What kind of baked beans?

British beans are absolutely a key part of a full English. British-style beans are made with beans and a tomato sauce seasoned with carrots, celery and Worcestershire. American-style southern beans are usually cooked with bacon and brown sugar, with a much thicker sauce. Opt for Heinz British-style beans. A reader suggested Branson’s Baked Beans. We haven’t tried them but the internet is talking about them very well!

What to serve with a full English breakfast

Coffee or tea! Tea is traditionally English, but coffee is also perfectly acceptable. Add milk, sugar and/or cream according to personal preference.

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We did it on a snowy morning and it was perfect! Lots of hot tea, big fluffy flakes falling on the outside and ALL the fried bread. But to be honest, I’m not sure if I’m a big fan. Call me wild, but I think I like regular breakfast better. Mike, on the other hand, loved it! He said it was as good as the full English breakfasts he had while in London. Me instead? I didn’t eat for the rest of the day and went into a food coma – I was definitely full!

Happy breakfast!

How to make a full English breakfast |  www.iamafoodblog.com

English breakfast |  www.iamafoodblog.com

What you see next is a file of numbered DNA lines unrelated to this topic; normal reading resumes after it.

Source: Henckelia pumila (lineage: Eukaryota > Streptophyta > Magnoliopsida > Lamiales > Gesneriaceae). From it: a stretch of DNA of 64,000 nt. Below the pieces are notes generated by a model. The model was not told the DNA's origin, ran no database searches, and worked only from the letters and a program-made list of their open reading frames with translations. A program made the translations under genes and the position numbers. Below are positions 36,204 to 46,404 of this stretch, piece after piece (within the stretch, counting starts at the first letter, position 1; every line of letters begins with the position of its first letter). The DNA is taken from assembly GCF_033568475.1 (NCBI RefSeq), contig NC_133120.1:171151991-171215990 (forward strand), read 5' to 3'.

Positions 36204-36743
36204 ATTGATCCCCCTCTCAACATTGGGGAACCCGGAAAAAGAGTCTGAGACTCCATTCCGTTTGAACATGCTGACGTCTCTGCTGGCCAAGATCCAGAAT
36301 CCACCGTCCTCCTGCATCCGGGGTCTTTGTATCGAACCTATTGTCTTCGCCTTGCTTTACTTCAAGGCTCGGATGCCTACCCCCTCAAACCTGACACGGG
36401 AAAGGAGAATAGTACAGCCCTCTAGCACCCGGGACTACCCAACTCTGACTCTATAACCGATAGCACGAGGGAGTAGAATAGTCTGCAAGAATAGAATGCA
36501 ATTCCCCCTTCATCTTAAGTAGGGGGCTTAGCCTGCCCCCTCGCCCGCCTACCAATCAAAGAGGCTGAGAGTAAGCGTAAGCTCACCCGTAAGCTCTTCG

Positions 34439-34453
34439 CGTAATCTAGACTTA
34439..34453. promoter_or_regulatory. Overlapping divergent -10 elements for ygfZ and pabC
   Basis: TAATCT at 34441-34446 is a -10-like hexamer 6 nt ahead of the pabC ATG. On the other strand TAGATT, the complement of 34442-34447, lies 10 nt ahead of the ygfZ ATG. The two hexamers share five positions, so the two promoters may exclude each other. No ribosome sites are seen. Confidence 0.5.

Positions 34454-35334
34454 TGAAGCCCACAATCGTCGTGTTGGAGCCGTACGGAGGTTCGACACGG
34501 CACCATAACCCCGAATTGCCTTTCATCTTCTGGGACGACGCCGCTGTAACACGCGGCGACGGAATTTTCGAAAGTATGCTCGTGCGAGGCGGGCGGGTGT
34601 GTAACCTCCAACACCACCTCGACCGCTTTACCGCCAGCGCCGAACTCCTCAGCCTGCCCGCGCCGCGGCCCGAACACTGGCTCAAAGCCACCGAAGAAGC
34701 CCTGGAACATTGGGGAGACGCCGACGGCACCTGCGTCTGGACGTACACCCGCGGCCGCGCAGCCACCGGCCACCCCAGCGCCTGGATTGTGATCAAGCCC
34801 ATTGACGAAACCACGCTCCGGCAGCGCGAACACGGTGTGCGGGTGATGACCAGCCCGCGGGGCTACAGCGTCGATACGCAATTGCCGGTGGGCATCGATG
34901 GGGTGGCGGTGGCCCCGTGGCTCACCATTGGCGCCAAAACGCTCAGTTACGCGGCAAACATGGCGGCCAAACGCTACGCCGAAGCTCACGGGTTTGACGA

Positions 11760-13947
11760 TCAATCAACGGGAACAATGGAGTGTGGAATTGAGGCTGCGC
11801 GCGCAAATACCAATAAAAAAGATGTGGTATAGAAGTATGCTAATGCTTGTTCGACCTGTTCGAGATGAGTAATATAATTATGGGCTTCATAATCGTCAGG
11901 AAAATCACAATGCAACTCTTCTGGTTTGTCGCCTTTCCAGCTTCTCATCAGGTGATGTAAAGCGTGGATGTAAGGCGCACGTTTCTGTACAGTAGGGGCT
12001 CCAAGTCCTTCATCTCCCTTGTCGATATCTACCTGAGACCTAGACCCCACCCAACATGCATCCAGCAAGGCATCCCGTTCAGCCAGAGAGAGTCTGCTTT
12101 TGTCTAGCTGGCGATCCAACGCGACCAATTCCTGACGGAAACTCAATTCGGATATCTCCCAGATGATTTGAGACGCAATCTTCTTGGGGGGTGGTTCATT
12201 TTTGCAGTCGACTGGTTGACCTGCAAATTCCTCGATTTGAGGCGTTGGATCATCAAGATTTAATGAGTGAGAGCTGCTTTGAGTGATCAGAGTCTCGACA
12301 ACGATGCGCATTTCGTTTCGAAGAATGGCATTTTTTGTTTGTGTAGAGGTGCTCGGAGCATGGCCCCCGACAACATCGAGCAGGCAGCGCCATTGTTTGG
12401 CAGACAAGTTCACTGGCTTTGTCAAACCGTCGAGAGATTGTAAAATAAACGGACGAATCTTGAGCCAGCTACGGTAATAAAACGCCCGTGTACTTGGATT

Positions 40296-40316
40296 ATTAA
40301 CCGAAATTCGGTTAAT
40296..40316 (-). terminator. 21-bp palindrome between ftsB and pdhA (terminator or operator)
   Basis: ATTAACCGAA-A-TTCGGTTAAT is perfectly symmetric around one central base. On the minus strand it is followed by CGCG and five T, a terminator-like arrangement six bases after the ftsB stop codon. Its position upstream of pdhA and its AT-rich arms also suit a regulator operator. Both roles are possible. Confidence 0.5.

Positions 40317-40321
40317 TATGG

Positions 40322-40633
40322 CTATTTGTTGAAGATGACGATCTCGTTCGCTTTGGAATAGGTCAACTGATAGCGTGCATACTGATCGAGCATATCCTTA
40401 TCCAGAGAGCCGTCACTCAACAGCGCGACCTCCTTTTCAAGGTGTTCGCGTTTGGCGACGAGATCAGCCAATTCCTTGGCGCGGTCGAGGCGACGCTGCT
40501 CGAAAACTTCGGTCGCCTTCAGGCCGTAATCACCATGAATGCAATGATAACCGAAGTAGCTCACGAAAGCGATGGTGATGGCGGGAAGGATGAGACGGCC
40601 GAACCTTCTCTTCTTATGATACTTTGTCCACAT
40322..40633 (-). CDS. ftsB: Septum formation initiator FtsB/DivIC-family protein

How to make a full English breakfast

Bacon, sausages, eggs, tomatoes, mushrooms, toast and beans on one plate – is a full English the best breakfast ever?

It’s useful 2

Preparation time 5 minutes

cooking time 25 minutes

total time 30 minutes

  • 1 tin beans Heinz preferred
  • 4 links sausages favorite breakfast with sausage
  • 4 slices back bacon or Irish bacon
  • 4 slices black pudding optional… some say
  • 1 cup mushrooms cut in half or slices
  • 2 small tomatoes reduced by half
  • 4 slices bread
  • 4 eggs
  • Warm the beans over low heat in a small pot. Keep warm down.

  • Cook the sausages over medium-low heat, turning occasionally, until golden brown and cooked through. In the same pan, cook the bacon, turning as needed. Fry the blood pudding slices over medium heat for 3-4 minutes per side.

  • In another pan, heat a little oil and cook the mushrooms, without moving them, until golden and caramelized. Remove from the pan, then briefly sear the cut side of the tomato. Remove from the pan, season everything with salt and pepper.

  • Clean the pan and heat some oil or butter over medium heat. Fry the bread until golden brown, turning and adding more oil or butter as needed. Withdraw and reserve. Finally, fry the eggs to your liking. Put everything on the plate: sausages, bacon, black pudding, mushrooms, tomato, bread and eggs. Enjoy immediately!

This is actually more than enough food for 4 people, but the nutrition information is for the traditional full serving for 2.

nutritional data

How to make a full English breakfast

Amount per serving

calories 1684
Calories from fat 1051

% Daily Value*

fat 116.8 g180%

Saturated fat 39.4 g246%

cholesterol 466 mg155%

sodium 4412 mg192%

potassium 1305 mg37%

Carbohydrates 73.4 g24%

Fiber 17.5 g73%

Sugar 16.6 g18%

protein 84.8 g170%

* Percent Daily Values ​​are based on a 2000 calorie diet.